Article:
Thursday, November 9, 2023

Brain Hacking / the New Dark Age

             The off-year election results make it clear what matters to inspired voters is not the same stuff the media obsesses about. Reproductive rights issues have now influenced another election though the topic is generally shoved out of news agendas by the obsession with candidate polls, a kind of idiot trail to irrelevance.

         James Fallows, an emeritus wisdom, American journalist, academic, and speech writer said last week it seems the media is more interested in predicting next year’s election than paying attention to the news. Amen!

         I’ve written here of my distress that editors and producers are being reckless in their obsession with dubious polls and the attendant horse race of presidential politics. I blame a generational irrationality. News content managers have come up in an age of click bait, social media streams and distraction. 

        There was a time when political journalism sought to examine record, policy ideas, penetrate campaign organizations and test suitability for office. It appears they now wait for the latest poll and then explain seven ways to Sunday who will win 12 months from now. There is no shortage of "experts" from the political industrial complex to help with the spin.

         Tuesday’s election results benefited those who understand most US voters are still livid about the Supreme Court’s extremist decisions, restrictive state legislatures and the rightwing loud mouth lunacy on school boards. Mom’s for Liberty got pummeled by moms with common sense and civility. 

        People are smarter than social media streams and media simplemindedness that is attracted to the loudest shouting match.

        Most of the preliminary coverage missed what was coming, because the media was too busy trying to predict winners, as Fallows observed on Washington Week

        He knows a thing or two having been a national correspondent for the Atlantic, written for the New York Times, New Yorker, was an editor of US News and World Report, authored several books including a National Book Award winner, has been an academic and a presidential speechwriter.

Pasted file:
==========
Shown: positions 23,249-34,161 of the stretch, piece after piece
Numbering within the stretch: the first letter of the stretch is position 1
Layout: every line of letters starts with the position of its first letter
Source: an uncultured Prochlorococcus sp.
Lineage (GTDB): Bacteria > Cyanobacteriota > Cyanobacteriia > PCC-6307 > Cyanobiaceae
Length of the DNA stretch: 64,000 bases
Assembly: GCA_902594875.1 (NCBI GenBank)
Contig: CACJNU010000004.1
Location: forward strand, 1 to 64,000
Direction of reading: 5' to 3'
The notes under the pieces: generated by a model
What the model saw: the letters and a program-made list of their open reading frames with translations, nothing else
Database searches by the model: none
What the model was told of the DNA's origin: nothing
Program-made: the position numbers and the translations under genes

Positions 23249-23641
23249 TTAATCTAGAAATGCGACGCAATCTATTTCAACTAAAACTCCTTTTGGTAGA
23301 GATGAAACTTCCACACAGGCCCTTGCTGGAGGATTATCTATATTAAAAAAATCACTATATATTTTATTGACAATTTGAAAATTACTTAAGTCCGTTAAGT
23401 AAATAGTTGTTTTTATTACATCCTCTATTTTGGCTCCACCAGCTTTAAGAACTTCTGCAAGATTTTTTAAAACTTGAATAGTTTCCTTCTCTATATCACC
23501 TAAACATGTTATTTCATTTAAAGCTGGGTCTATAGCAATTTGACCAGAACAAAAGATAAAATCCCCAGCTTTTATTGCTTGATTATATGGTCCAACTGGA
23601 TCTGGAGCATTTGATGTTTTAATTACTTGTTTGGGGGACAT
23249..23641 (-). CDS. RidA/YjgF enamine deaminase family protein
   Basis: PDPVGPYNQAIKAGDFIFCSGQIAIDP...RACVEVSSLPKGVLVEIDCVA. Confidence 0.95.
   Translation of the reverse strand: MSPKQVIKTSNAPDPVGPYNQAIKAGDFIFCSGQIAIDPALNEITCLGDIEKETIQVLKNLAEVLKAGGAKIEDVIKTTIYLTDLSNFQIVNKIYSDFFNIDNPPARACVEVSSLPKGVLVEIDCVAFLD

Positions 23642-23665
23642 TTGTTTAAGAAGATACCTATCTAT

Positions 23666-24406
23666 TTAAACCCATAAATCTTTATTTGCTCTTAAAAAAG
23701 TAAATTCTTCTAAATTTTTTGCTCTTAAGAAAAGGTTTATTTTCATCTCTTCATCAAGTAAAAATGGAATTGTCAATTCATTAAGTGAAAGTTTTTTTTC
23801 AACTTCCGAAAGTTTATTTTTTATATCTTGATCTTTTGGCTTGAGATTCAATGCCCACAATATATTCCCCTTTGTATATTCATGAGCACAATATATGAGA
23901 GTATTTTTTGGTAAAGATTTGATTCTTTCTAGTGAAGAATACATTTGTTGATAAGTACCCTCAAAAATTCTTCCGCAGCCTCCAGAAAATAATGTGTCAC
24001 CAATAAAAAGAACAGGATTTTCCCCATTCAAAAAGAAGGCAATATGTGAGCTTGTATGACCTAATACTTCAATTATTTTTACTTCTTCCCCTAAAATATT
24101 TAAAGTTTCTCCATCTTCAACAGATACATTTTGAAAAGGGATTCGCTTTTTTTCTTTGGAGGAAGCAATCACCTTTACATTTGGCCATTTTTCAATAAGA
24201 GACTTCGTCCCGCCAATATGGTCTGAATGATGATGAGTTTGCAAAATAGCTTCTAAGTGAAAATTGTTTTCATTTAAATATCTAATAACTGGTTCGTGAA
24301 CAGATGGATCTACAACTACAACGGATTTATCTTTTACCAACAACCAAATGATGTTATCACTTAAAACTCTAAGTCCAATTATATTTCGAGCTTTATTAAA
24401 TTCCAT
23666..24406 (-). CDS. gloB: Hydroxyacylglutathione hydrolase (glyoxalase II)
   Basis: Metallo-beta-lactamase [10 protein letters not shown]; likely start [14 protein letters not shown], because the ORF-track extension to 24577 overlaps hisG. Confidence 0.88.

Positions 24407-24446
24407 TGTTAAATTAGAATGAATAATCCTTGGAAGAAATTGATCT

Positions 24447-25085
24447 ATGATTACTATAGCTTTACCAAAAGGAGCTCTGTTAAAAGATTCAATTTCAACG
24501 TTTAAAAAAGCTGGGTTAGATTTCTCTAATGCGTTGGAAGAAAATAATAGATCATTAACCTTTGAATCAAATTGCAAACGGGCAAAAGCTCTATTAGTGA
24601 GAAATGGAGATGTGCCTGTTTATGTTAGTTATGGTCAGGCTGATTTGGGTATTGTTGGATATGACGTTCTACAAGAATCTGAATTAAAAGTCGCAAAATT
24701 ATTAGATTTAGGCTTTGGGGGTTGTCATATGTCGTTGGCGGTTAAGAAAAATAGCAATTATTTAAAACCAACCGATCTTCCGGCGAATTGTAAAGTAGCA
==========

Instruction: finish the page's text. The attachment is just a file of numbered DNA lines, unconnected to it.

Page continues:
Good journalism, the kind that Fallows generation produced still exists, but you have to get past gaffes, a lack of proportionality, and the current propensity for gotcha. 

        The news media, like politics is more performative today. Less journalism occurs at a time when Americans are less well read and educated, know very little if any history, and they were not taught and so do not understand civics. 

        Many, many Americans have plenty of emotion, and a more than an ample supply of demagogues and simpletons both in politics and media. It is also an age of news and information deserts which only permits a further dumbing down. People let social media algorithms, disinformation and radicalization efforts create their reality and manipulate their behavior. It is an age of brainwashing and group think.

        Coverage of the Hamas barbarism and Israel's response and self defense is demonstrative of how far we have descended, how little critical reason is applied and how intellectually bankrupt we have become.

        Here is one tier of a deep and complicated conflict that samples public and media response:


        Criticizing Hamas is not anti Palestinian. 

        Criticizing Netanyahu and his war policy is not anti semitic and not even anti-Israeli. 

        Praising Hamas is anti semitic and is not automatically pro Palestinian.